Date of this Version
Published in Transactions of the Nebraska Academy of Sciences, Volume 3 (1976).
Experiments indicate that the application of heat to silica material may have aided primitive man in the manufacture of chipped-stone implements. When quartzite from Spanish Diggings is heat treated, predictable color changes occur. Using Spanish Diggings material as a model, quartzite artifacts from the Hudson-Meng site were examined in an attempt to determine if this material was thermally altered.
Archaeologists are being confronted with the problem of identifying source areas of lithic material encountered during excavation. It is now recognized that lithic materials from some archaeological sites have been altered by heat treatment (Crabtree, 1972, p.5). This may require a revision, of current ideas regarding importation and wide scale lithic trade networks. The possibility of heat treatment also requires that the archaeologists keep in mind not only what the material is like at the source area but also the possible alterations caused by heat.
This study was carried out on quartzite from Spanish Diggings, a large quarry site in Platte Co., Wyoming (NE¼; Sec. 1: T. 30N; R. 67W). The purpose was to determine what changes, if any, occurred when these quartzites were subject to heat treatment.
A random sample of quartzite was taken from the quarry area. Fifty samples were then sorted by color (with the aid of the Munsul color chart), grain size, and banding characteristics. The colors ranged from light-to-dark yellow-browns, light-to-dark grays, purples of various shades, blacks and olive; greens.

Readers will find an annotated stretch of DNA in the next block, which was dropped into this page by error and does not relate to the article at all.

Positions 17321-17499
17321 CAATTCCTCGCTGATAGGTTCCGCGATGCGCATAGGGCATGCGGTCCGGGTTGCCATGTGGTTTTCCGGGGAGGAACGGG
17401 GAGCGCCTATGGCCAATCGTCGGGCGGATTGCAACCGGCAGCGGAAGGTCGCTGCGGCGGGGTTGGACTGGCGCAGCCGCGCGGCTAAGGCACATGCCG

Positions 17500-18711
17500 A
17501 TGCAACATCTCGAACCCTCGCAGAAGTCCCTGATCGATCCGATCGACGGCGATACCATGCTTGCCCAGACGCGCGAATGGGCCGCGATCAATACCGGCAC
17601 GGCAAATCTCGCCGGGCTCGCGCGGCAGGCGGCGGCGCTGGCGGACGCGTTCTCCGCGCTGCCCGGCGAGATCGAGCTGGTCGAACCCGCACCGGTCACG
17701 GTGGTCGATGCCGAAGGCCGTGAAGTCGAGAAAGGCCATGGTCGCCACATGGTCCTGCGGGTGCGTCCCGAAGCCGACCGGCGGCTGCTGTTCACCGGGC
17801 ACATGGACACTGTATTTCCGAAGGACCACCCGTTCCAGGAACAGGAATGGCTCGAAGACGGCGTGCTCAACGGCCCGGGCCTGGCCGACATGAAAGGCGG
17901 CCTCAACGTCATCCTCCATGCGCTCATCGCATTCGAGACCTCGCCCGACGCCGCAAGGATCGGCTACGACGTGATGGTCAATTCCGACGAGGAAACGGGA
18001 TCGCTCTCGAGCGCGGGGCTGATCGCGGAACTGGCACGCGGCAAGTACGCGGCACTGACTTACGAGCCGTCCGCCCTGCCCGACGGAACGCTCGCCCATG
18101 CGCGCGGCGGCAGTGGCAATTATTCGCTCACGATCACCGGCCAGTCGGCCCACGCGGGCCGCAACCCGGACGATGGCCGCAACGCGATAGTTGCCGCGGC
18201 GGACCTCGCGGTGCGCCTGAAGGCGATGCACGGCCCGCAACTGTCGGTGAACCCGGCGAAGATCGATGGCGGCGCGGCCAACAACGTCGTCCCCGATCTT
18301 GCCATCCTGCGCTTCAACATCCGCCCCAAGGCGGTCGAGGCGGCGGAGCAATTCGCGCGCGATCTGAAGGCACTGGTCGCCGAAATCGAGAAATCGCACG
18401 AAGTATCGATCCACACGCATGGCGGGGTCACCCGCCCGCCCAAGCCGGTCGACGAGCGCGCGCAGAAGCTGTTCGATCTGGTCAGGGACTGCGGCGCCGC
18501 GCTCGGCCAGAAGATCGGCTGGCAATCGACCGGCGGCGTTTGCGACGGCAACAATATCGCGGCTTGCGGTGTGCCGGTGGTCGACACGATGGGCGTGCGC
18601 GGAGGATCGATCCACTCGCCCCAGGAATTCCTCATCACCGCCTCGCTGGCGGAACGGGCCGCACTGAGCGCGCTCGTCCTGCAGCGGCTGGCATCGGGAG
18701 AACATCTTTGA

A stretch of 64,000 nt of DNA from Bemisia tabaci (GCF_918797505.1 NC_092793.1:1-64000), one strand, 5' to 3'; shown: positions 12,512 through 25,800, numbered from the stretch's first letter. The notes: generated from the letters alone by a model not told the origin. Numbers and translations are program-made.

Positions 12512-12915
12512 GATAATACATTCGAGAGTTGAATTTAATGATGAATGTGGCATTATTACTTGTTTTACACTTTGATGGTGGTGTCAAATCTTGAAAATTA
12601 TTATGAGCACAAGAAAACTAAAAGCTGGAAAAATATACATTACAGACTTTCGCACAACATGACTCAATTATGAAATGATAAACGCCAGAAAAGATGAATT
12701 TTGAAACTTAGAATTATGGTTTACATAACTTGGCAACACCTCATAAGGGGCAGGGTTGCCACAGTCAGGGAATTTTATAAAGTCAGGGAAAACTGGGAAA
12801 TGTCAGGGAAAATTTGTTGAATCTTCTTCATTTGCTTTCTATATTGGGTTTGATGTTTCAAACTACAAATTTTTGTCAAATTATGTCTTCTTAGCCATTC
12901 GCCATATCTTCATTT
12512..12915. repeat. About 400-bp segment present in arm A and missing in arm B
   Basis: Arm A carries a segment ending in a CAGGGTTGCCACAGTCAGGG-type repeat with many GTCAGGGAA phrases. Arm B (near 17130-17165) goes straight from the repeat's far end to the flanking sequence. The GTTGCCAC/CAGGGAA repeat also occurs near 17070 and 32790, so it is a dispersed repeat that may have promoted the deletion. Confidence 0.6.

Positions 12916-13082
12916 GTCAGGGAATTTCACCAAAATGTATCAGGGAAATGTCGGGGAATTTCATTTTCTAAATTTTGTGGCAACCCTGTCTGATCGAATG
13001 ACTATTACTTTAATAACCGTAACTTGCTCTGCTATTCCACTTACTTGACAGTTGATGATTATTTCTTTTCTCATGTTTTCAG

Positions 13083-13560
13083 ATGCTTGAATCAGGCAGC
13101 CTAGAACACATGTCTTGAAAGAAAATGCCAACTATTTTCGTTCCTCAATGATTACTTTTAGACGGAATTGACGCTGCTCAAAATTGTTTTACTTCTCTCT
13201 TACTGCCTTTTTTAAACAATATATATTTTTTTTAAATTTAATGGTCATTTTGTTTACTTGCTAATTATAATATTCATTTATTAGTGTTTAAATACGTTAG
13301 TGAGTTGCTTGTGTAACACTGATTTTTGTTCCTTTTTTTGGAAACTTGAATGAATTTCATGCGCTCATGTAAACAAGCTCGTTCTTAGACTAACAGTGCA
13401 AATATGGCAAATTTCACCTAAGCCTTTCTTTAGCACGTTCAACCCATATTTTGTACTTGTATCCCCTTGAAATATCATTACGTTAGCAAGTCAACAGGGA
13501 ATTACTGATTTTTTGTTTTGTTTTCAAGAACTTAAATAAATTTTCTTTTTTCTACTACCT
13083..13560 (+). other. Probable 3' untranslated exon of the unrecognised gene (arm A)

Conditions under which heating experiments were conducted are as follows:
1. Rapid temperature increase: temperature was raised by 5O°C increments and held approximately 1 hour, at each succeeding increment up to 600°C. (no measurement for weight loss was taken)
2. Gradual temperature increase: temperature was raised by 5O°C increments and held approximately 24 hours at each succeeding increment up to 600°C. Specimens were weighed before and after heating to check weight loss.
1. Rapid cooling: specimens were subjected to room temperature at the end of the testing period.
2. Gradual cooling: specimens were left in the oven at the end of the testing period.